Q&A: A $100 fee to close a brokerage account? Really?

Dear Liz: My brokerage recently sent an updated fee list. They now are charging $100 to close an account. That seems an incredibly high fee should I choose to move my investments somewhere else. The fine print says the fee will not apply to anyone who holds at least $5 million in qualifying assets. Well that certainly isn’t me. So they’re hitting those who have the least with a ridiculously high fee when it comes time to end the account. Is this typical across the investment industry?

Answer: Unfortunately, yes, but the usual fee is closer to $75.

Many brokerages have lowered their fees in recent years, with many eliminating commissions. But the account closure fee has stuck around, probably because most people don’t think about the costs of shutting down an account after they’ve opened one.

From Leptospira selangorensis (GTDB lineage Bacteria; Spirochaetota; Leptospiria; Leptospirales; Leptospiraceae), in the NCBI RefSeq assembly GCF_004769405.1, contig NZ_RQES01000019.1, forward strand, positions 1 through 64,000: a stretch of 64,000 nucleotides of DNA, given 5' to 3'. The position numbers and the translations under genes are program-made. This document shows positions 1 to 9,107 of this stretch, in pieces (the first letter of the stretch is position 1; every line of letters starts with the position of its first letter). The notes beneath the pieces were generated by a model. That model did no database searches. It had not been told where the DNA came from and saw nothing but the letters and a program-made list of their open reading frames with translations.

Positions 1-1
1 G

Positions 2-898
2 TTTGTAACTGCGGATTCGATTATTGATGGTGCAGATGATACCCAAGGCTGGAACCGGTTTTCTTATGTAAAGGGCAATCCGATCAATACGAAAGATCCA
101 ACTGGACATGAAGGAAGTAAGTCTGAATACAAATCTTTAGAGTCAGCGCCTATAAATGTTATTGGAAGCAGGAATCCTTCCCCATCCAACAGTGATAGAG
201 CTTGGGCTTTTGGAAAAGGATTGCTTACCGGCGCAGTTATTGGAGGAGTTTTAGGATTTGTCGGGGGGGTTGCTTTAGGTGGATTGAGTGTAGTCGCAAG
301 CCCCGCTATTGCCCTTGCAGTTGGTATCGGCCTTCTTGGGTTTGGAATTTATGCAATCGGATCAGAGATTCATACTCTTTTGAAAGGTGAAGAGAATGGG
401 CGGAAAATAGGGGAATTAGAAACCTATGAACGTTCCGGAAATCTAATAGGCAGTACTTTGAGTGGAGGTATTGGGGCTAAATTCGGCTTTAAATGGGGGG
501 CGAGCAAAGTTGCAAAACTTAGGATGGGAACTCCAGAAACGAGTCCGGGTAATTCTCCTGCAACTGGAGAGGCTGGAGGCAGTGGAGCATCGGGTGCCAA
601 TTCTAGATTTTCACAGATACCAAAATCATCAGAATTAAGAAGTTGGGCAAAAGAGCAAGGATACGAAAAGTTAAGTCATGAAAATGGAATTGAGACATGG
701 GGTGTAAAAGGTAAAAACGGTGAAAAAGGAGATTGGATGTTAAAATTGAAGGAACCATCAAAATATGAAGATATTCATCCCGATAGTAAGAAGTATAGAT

Q&A: The ins and outs of what counts for probate

Dear Liz: The value of our car, furniture and personal items is well below the $185,000 that currently triggers probate in California. We no longer own real estate. Am I correct that investment and bank accounts that have designated beneficiaries do not count toward the probate limit?

Answer: Yes. (Your car doesn’t count either, by the way.)

Most states have simplified procedures for smaller estates. California’s limit, which is raised with inflation every three years, was set at $184,500 on April 1, 2022. What’s counted for probate purposes depends on state law, and California excludes cars, boats and mobile homes, as well as bank accounts owned by multiple people, property that transfers directly to a spouse and real estate outside California.